A key aspect of success in today’s online arena is to foster a strong sense of belonging between artists and supporters as well as giving those fans a platform where they can connect with one another. David Craig, a media studies professor from the University of Southern California who had previously interviewed Swarts about the Breaker project, has coined a term for this new media format: communitainment. As Craig describes it, one of its hallmarks is a change in the usual relationship between artist and public. As he describes it, these platforms become “places where audiences can hang out online with their friends … even if that includes a million other friends. They are not just viewers, listeners, or readers. Rather, they hope to belong to a community that shares similar interests, including interests in that one communitainer’s life, skills, insights, experience, or looks.”

Another crucial component of the communitainment dynamic is the idea of “authenticity.” It’s a word that you’ll often hear from people who make their living on YouTube, but it’s not an easy one to define. While some content creators may call it staying true to themselves or their audience, it becomes more problematic when brands and companies court these creatives in the service of commerce, and earning money becomes not just an issue of online ad revenue, but endorsements as well. When it comes to this term, Craig takes a somewhat cynical approach to the idea of authenticity. “The ability to at least appear genuine keeps coming up as a value proposition for their communities … and their brand sponsors.”

What matters far less for participants – creators and viewers – in this new media environment is how “good” a given piece of content is. As Swarts explains, this might be important, but there are other things that take precedence: “It’s not about how something is shot, or how good the narrative is – or, better yet, it is those things, as well as how do you get your audience involved? How do you co-create the content with your audience and make it communal and shareable?”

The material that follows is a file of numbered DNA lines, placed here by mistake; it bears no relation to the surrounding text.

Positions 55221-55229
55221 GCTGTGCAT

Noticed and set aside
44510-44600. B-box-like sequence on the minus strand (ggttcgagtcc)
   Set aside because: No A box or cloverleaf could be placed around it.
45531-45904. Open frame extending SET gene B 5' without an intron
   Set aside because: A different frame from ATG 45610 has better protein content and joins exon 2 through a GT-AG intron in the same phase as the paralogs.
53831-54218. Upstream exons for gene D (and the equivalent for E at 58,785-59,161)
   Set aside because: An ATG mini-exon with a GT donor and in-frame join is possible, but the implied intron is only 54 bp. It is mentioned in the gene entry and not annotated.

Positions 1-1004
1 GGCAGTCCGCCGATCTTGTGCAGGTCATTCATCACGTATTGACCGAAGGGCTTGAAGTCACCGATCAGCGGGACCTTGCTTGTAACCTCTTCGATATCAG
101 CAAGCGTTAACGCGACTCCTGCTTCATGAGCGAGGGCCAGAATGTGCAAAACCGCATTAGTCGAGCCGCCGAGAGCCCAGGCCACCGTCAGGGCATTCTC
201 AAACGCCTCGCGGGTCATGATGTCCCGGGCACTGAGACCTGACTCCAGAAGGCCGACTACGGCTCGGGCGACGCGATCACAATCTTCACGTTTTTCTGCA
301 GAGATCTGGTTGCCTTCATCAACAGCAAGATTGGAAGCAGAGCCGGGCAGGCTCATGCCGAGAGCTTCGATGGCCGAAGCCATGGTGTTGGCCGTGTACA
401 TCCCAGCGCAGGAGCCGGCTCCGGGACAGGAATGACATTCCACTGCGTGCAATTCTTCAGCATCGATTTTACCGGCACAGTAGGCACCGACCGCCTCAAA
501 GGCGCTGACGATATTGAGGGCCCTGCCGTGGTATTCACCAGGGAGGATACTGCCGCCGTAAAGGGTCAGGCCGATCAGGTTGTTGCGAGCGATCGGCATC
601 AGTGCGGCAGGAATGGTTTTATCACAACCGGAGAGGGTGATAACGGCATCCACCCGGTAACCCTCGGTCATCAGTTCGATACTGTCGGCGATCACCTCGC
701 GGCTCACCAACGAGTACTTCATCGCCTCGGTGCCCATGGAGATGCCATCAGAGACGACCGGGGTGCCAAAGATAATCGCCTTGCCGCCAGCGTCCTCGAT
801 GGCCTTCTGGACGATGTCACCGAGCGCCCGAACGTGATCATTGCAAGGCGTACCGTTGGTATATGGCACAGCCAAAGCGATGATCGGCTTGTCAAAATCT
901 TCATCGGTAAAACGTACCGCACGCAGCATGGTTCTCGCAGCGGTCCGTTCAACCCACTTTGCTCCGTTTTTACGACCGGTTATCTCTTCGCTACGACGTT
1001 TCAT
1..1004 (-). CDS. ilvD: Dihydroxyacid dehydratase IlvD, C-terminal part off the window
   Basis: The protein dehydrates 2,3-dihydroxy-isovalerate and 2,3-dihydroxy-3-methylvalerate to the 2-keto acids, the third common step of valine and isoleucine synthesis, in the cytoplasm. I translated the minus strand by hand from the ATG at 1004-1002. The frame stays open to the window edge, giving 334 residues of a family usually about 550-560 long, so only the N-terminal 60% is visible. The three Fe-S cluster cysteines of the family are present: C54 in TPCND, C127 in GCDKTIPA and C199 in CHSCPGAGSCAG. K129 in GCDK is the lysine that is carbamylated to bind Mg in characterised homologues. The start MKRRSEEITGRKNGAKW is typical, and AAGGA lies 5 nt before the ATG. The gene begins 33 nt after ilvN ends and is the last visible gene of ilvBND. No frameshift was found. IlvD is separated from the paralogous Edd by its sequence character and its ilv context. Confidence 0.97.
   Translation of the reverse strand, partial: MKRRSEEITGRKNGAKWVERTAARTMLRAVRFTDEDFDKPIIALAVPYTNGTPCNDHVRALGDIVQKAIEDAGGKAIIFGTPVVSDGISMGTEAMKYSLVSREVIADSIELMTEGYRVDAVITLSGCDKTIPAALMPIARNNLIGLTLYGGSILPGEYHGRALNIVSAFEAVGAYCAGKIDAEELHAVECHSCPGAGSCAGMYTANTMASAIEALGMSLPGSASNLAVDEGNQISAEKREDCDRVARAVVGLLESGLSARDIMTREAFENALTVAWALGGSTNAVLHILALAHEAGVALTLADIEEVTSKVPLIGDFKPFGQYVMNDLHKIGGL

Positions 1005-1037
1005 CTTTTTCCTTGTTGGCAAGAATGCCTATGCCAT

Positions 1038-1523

One husband and wife duo who have answered these questions perfectly are Simon and Martina Stawski. Simon and Martina came to South Korea as high school teachers, and began uploading videos to YouTube with the channel EatYourKimchi. Over the course of several years, Simon and Martina’s humorous observations about Korean food and culture earned them not only a large and devoted base of followers, but also led to brand sponsorships, the establishment of their own studio – even their own café and clothing line. It didn’t start out brilliantly, though, as Simon points out. “Our first month, we made five dollars, and I remember saying, ‘we’re fucked.’ But by the end of the year, we were able to grow our channel enough that Martina could quit her job and we could make a living off of this.”

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Simon and Martina Stawski

From the beginning, though, they had their sights set on Japan, and after meeting Swarts at the annual VidCon conference two years ago, Simon and Martina decided to make their move. Since they arrived in Japan at the beginning of the year, they changed the name of the channel to EatYourSushi and made some alterations to their programming format, but the secret to their success hasn’t changed. They are actively engaged with their followers, and they pay ruthless attention to what works and what doesn’t on their channel.

As Martina explains, “one of the things that we tell everyone that we meet that’s on YouTube is that you have to be so self-critical. YouTube gives you this entire analytics suite to look at your videos and you can watch when people drop off. You can see exactly when it happens.” Simon adds, “So at the five-minute mark you see a dropoff, and then you go back to the video to see what happened – oh, we did a 30-second montage of flowers. Well flowers are out.”

And although Simon and Martina have achieved a degree of internet stardom that many would envy, they look at their fame with a bit of detachment. Martina explains, “We’re still part of the old school idea of having to be talented and good-looking. Like Michael Jordan and Tom Cruise: those are famous people!” Simon adds, “The YouTube scene is very bizarre to us. For people who grew up with YouTube, the idea of YouTube fame makes sense, but to me it still doesn’t.”

“There are people on the internet that make significantly better videos about Japan than we do, significantly better videos about food. But they don’t get the views that we do. So it’s not just about the quality of the content that you produce: a major thing that you also have to consider is the community that you foster.”